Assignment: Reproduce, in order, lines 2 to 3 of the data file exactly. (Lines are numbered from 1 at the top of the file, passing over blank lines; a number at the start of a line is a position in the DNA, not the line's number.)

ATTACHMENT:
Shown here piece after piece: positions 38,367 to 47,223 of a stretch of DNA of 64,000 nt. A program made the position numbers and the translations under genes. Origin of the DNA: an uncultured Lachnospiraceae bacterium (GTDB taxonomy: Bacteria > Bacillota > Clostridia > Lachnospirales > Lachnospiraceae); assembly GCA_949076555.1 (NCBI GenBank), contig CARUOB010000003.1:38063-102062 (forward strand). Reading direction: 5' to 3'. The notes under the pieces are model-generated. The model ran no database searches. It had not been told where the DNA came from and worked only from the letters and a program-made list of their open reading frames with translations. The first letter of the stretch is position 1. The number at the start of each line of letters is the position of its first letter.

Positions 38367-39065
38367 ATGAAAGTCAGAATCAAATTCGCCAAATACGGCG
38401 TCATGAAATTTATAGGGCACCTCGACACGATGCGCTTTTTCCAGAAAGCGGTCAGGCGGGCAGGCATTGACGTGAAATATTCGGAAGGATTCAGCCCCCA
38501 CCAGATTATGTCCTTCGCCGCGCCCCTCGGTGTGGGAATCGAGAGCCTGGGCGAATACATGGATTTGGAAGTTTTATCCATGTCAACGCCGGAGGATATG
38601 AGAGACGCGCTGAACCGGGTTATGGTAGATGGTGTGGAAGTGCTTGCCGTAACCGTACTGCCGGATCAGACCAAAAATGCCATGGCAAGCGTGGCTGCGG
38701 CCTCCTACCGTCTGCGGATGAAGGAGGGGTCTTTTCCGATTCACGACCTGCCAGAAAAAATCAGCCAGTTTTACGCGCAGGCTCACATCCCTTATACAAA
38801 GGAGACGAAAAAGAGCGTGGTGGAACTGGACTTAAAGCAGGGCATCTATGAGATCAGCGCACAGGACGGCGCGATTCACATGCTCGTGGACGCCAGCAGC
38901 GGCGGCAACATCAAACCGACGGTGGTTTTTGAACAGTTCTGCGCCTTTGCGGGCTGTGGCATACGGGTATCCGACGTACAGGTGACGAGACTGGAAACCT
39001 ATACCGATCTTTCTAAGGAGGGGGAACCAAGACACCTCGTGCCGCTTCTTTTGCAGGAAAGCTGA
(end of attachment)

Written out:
Positions 38367-39065
38367 ATGAAAGTCAGAATCAAATTCGCCAAATACGGCG